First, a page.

Friday, 8 January 2010

Bodies Revealed

At the very end of 2009, Ruf and I went to see the Bodies Revealed Exhibition.

For both of us, it was a very revealing and illuminating experience, particularly given our recent conversion to the wonderful world of yoga.

To be able to see the relationship between all the muscles and tendons was so useful, especially as all the bodies were in 'active' positions.

Everything had been treated with the Polymer Preservation Process, which means that the tissues look as if they are still normal flesh but in reality have been sort of fossilised in silicon.

Since the first of Gunther von Hagans' exhibitions back in 1995, Body Worlds, along with its many derivatives, has received a lot of publicity, some good and some bad because of the source of the exhibits. When I mentioned to Softboy that I was going to see it, he said that he had really wanted to go but refused to do so when he was told that the bodies were those of Chinese political prisoners. I don't know the exact truth about their origins and I tried to put thoughts like that out of my mind and just learn as much as I could from what I was seeing.

According to my research, this accusation was first levelled back in 2006 and was strenuously denied. Certainly, the Bodies Revealed website says that the cadavers were all willingly donated to the scientific community and this is something that a lot of people do have written into their Wills. It's a bit like organ donation, I suppose, because giving your body up for medical research will preserve lives in the future.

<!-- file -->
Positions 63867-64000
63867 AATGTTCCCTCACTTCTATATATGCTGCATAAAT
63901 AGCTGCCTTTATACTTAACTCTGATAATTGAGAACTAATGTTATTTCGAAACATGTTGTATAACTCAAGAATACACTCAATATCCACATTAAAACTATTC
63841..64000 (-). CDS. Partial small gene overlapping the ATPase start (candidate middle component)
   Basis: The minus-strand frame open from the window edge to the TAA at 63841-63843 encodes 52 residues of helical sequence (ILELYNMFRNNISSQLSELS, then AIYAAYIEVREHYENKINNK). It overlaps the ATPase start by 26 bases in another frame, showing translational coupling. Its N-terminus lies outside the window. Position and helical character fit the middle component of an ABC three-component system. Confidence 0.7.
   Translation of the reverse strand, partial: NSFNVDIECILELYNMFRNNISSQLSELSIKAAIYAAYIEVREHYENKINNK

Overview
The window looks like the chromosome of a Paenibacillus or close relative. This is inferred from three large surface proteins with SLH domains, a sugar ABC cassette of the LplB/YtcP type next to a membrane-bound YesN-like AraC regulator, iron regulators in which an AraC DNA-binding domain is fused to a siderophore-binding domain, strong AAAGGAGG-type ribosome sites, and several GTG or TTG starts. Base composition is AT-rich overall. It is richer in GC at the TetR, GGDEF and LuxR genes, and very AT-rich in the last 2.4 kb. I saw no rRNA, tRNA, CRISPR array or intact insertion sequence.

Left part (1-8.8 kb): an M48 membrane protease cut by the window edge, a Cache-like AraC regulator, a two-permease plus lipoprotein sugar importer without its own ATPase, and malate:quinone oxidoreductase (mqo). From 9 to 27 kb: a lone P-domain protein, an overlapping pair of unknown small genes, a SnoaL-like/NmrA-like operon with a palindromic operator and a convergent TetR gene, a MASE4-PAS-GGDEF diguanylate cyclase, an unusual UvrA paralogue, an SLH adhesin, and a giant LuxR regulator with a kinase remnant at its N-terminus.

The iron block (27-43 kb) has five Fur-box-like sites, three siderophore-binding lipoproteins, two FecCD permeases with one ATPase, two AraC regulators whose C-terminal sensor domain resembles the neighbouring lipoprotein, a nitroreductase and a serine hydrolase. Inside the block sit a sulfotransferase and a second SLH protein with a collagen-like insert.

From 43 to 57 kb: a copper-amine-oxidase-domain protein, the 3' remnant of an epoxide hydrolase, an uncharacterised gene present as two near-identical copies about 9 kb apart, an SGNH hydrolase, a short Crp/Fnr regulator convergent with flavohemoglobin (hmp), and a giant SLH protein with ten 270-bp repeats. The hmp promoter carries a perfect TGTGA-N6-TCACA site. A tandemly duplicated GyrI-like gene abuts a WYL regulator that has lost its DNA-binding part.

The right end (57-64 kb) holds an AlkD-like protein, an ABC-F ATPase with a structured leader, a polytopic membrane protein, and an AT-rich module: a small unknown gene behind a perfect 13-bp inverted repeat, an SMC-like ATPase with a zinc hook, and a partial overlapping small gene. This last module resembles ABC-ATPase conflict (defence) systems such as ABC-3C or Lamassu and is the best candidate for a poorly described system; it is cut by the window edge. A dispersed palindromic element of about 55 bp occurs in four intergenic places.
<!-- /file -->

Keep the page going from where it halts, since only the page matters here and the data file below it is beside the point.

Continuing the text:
A physiotherapist friend, who went on a course that utilised cadavers to help the students to learn exactly how the body works, told me that the bodies were treated with the utmost respect because being able to use them is such a huge gift to the living.

He said that to see a human body, complete with its fascia - the envelope of connective flesh that runs beneath the skin and links all the constituent parts of the body together - was amazing. In all the anatomy books, this section has been removed so that the muscles and tendons are not obscured. And yet the fascia is just as important as those more obvious connectors.

In certain relaxation poses, the pressure of the fascia on the brain caused by the positioning of the legs acts as a massage and this helps to stimulate the feel good endorphins which allow the person to truly enter a totally relaxed state.

Having tried the position myself, which is similar to the 'recovery position', I can vouch for the general sense of well being that ensues.

I had been forewarned about the section on the unborn child. The glass jars, in various sizes depending upon the developmental stage of their sad contents, was simultaneously fascinating and upsetting, given the procedure that I was forced to undergo a couple of years ago. But, with Ruf's arm around me... and I guess that's the real difference from that horrible time... I was able to reflect and learn, with just a silent prayer for all those babies. In some of the samples, it was possible to see the defect that had stopped their journey into the real world.

For more information about the exhibition and the processes involved in preparing the bodies themselves, click here


Ro said...

Ahhhhhh {imagine a huge grin}! I went to that first UK exhibition in an out-of-the-way gallery in the East End of London all those years ago.